The Invictus Games have come and gone, and so has Prince Harry’s closing ceremony speech. After his remarks at the start of the international sporting competition for wounded veterans, the Duke of Sussex once again took the stage. According to a body language expert, Harry took a “low-key” approach to his simultaneously “emotional” closing ceremony speech.
Prince Harry’s closing ceremony speech at the Invictus Games
On Sept. 16, 2023, Harry spoke at the games’ final event in Düsseldorf, Germany, the closing ceremony. The duke, a 10-year military veteran himself, took the stage where he talked of the impact athletes made during the seven-day competition, which he founded in 2014.
To start, Harry said a few words in German, telling the audience how inspiring competitors are to people worldwide. “We’ve all witnessed the true impact sport has had on your recovery,” he said. “But you will never truly know the impact your actions this week have had on millions of people around the world. You have opened people’s hearts through your vulnerability, through your resilience, and your sheer abilities. You have shown us that joy can emerge from struggle.”
Harry went on to mention a touching moment where an athlete played the “haunting” bagpipes for him. Other memorable moments in his closing ceremony speech included a comment about not having to “rely on a uniform.” Since then, the remark’s been reported by some as a dig after the royal family barred Harry from wearing his uniform.
Harry’s ‘inner emotions’ were ‘visible’ during closing ceremony speech at the Invictus Games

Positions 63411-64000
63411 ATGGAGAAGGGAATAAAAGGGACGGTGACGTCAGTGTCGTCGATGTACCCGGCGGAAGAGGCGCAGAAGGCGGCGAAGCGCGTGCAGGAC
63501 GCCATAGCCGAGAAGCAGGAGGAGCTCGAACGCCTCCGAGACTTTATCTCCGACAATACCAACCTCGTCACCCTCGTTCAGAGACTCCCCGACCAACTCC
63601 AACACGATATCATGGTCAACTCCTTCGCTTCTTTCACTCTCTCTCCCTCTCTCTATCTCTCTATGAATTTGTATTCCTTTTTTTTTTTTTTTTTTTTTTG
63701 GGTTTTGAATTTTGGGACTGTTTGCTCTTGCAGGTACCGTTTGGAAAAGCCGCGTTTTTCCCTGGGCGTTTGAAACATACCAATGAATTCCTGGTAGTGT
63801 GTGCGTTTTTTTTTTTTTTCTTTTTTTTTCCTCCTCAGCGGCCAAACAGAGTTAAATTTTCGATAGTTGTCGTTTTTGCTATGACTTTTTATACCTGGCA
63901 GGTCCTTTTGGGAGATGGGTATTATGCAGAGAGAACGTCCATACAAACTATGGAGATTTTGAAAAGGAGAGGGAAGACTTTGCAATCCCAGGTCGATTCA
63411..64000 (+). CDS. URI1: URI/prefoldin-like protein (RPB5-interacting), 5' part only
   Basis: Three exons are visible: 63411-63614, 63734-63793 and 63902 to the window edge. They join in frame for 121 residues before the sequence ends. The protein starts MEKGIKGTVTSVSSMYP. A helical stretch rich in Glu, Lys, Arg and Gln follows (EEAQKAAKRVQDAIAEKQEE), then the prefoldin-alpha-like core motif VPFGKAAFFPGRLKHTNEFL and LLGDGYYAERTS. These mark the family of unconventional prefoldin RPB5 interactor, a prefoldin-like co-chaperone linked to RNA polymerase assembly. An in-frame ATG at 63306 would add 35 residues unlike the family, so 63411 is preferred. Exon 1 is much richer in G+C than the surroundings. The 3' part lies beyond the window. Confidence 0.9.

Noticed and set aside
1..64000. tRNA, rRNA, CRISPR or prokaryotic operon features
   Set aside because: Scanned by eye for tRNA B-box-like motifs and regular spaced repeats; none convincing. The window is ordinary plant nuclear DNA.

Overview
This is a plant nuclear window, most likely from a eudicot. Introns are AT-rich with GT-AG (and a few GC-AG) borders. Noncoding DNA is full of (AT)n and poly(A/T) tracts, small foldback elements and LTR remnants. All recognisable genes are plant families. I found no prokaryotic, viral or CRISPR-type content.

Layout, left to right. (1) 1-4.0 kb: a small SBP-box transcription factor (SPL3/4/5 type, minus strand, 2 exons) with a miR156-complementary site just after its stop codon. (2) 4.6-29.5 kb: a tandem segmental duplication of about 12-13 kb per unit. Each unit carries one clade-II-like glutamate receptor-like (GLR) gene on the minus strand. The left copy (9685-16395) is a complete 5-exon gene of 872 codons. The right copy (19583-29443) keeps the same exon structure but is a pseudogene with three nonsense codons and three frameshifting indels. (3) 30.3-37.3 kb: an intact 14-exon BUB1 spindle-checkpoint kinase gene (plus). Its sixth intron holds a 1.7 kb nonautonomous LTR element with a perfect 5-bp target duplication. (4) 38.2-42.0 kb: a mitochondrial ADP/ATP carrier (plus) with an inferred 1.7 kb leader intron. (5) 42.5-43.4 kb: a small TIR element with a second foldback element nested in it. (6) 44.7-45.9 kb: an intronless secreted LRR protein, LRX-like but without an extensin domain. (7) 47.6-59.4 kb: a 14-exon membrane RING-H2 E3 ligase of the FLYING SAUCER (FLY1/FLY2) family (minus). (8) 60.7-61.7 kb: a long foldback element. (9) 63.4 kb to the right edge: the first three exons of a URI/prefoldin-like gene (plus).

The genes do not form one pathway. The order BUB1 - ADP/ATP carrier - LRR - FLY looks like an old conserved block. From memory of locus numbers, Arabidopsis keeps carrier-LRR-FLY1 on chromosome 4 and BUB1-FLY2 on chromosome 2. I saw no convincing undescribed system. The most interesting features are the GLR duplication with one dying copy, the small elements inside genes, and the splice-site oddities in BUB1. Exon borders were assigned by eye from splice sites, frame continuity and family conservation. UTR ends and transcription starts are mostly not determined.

The duke, who previously mentioned his nervousness surrounding public speaking, emotions were just below the surface and sometimes “visible” during his closing ceremony speech.
“It was very telling of Harry’s inner emotions during this closing ceremony that he appeared to have written a rather lecturing, hard-hitting speech to his audience, which he tried to deliver with the pacing, fist-waggling, finger-pointing style of a military leader,” Judi James, a body language expert, told The Mirror.
In contrast, his “body language told a different story as his emotions leaked out and at times took over. At one point he appeared tearful when he stopped speaking and wiped his mouth with his hand.”
“These emotions were visible from the start when some non-stop lip-licking and lip-clamping looked like a sure sign of pressure or nerves,” James continued.
Harry’s “pointing and pacing,” which alone would’ve “looked like a show of strength,” coupled with “a hugging of the mic with both hands and some ear-scratching,” signaled “self-comfort or self-distraction.”
Harry’s “body language veered between leadership and humility and one of his only smiles came after he spoke in German for a couple of phrases,” James noted, highlighting the 39-year-old’s typically more humorous approach.
“Unlike his usual style, there were no jokes, no banter, no show-boating, and no love-story-style references to his wife or his family,” the expert said.
‘Low-key’ Prince Harry took the stage without fanfare at the Invictus Games closing ceremony
Meghan Markle didn’t do the introduction before Harry got underway with this closing ceremony speech as she did in 2022. The two memorably shared an onstage kiss at the opening ceremony of the games in The Netherlands. However, this time, the Duchess of Sussex remained in the crowd as Harry spoke to the audience.
“Her facial expression said it all as she watched his emotional speech on stage, clapping and smiling up at him and clearly egging him on proudly,” James said, noting Meghan’s “pose of solid support.”
As for Harry’s speech, it was all about being “spontaneous” and “low-key,” according to James. “He almost snuck on while a Ukrainian competitor was being interviewed, surprising the presenter who was presumably expecting to give him a huge build-up,” she said.
Harry, whose “emotions looked strong,” appeared to be “projecting a more low-key profile with gestures and poses of humility, even sitting with his hands between his legs and his head bowed as he was called out from the stage.”
Next, the Invictus Games head to Canada with Whistler, British Columbia, hosting in February 2025. In the meantime, Harry’s Heart of Invictus docuseries, which follows athletes on their way to the 2022 competition, is streaming on Netflix.
Showbiz Cheat Sheet acknowledges conditions and cultures can impact body language and is sensitive to all backgrounds.